Abstract 549: Impact of Pericardial Adhesions on Peak Apical Left Ventricular Diastolic Rotation Rate
Background: Pericardial adhesions can negatively impact diastolic filling. We hypothesized that peak apical diastolic left ventricular (LV) rotation rate, which typically occurs in early diastole, would be reduced due to the constricting effects of pericardial-epicardial adhesions on the LV during systolic twisting and subsequent diastolic recoil. The aim was to experimentally simulate pericardial adhesions and test the hypothesis.
Methods: In 8 open-chest anesthetized adult pigs, the heart was exposed while preserving the pericardium, and pericardial adhesions were induced by 8 to 12 Prolene pericardial-epicardial stitches and tissue glue instilled into the apical pericardial space. Using Velocity Vector Imaging, we assessed peak apical diastolic LV rotation and untwisting rates and hemodynamic data at baseline and following the induced pericardial adhesions.
Results: Table⇓, Neither changes in mean aortic pressure (MAP) or heart rate (HR), nor changes in some “traditional” parameters of diastolic function, including E/A ratio and LV end-diastolic pressure (LVEDP), were significant. However, the effect of simulated pericardial adhesions was signified by a decrease in cardiac output (CO), peak negative LV pressure change rate (−dP/dt), ejection fraction (EF), and LV end-diastolic volume (LVEDV), as well as by an increase in the time constant of LV pressure decay (Tau). The peak basal diastolic LV rotation rates did not change, while peak apical diastolic LV rotation rates did decrease significantly, resulting in a decrease of LV untwisting velocity.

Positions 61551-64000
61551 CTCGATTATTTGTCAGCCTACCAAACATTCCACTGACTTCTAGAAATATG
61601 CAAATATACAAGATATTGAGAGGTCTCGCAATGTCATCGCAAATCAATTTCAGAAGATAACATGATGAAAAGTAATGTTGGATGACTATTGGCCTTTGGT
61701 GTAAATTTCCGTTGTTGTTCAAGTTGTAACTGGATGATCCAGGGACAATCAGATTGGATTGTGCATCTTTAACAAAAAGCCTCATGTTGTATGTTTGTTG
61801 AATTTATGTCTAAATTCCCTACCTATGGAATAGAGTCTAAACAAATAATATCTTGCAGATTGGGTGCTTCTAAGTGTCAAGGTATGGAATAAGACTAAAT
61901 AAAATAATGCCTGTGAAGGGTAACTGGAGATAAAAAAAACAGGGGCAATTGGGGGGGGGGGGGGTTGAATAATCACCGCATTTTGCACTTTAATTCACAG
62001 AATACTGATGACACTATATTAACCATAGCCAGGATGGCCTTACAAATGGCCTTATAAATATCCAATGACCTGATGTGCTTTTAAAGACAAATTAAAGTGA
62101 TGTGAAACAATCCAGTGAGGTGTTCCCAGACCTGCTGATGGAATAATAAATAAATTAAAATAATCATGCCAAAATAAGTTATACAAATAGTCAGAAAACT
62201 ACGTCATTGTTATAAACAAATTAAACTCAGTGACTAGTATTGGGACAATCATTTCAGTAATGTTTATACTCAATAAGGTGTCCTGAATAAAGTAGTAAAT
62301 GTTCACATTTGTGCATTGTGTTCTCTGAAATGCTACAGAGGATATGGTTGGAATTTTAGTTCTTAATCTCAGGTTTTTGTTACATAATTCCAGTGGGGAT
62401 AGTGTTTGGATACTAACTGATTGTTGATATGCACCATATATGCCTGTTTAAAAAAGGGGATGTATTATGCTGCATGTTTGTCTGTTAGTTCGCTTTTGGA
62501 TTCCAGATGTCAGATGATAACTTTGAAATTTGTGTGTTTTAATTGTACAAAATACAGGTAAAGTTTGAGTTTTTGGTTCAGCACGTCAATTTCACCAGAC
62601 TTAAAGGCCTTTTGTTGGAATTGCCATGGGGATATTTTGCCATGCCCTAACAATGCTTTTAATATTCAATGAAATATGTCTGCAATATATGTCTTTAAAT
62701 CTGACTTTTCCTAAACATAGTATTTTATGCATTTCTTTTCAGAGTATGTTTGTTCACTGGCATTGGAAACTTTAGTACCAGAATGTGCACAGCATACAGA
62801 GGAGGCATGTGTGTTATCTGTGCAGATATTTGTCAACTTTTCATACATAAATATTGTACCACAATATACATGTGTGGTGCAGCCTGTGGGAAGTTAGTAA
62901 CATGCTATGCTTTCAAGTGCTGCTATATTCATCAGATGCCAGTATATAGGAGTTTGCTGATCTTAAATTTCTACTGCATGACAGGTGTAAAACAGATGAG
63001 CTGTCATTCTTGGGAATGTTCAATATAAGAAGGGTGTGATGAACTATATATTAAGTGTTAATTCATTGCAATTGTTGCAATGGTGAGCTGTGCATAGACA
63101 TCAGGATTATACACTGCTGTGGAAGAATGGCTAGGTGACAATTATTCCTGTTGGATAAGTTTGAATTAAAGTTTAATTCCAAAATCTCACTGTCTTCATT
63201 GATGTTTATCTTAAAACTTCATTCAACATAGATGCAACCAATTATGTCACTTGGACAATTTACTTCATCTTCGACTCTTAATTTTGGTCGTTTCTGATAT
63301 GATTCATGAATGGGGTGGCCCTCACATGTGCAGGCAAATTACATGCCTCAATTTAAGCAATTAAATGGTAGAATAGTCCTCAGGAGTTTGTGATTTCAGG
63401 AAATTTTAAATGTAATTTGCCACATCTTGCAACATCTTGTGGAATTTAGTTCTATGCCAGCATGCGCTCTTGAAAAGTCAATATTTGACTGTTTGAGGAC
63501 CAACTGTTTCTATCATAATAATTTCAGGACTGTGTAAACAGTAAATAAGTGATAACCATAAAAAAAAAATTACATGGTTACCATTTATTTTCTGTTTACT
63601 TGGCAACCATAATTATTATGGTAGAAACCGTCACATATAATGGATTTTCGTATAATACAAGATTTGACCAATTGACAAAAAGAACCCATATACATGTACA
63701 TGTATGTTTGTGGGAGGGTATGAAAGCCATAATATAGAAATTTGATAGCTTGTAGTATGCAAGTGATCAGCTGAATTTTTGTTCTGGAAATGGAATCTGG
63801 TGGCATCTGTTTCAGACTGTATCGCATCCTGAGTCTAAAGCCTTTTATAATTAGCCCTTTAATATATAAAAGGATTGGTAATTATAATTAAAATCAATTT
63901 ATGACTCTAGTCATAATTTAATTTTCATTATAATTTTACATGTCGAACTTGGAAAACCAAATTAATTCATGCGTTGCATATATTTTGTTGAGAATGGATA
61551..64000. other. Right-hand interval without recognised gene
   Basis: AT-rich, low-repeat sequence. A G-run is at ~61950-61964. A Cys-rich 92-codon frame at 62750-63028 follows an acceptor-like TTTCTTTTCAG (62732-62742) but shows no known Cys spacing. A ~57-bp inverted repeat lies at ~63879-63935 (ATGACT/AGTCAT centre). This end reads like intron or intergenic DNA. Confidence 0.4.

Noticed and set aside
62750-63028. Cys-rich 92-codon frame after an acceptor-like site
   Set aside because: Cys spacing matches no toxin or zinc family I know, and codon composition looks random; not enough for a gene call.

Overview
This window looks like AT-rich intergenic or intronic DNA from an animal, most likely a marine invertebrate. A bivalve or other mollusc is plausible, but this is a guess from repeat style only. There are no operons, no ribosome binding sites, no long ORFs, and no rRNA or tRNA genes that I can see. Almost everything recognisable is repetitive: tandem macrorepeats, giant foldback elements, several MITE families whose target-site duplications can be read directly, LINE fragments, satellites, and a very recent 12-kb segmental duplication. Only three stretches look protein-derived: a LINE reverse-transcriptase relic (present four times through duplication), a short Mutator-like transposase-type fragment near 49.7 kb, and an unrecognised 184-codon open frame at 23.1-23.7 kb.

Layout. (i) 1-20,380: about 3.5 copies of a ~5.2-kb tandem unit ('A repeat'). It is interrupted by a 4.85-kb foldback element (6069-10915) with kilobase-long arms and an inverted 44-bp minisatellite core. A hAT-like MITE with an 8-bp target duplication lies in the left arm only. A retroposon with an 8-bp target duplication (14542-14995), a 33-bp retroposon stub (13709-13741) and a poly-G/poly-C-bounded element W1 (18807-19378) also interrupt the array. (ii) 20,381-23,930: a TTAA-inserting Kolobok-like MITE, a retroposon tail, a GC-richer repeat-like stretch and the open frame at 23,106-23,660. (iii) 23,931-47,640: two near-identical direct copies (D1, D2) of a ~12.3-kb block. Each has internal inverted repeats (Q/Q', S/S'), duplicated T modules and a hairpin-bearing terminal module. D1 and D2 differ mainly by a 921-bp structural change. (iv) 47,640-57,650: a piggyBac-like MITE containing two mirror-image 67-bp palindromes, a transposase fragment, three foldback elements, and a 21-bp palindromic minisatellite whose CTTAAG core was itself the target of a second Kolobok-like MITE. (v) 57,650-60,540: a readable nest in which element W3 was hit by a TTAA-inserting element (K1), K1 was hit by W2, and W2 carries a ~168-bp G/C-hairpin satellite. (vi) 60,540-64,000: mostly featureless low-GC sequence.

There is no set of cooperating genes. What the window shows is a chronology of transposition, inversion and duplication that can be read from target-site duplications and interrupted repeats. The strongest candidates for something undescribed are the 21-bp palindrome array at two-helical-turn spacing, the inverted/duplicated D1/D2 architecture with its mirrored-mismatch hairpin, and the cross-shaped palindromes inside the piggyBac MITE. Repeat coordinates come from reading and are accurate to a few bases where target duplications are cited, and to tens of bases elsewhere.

Conclusion: In a model of early stages of pericardial adhesions, reduction in the peak apical diastolic LV rotation rate was a noninvasively measurable functional marker of the pericardial pathology and led to the decrease in the rate of LV untwisting.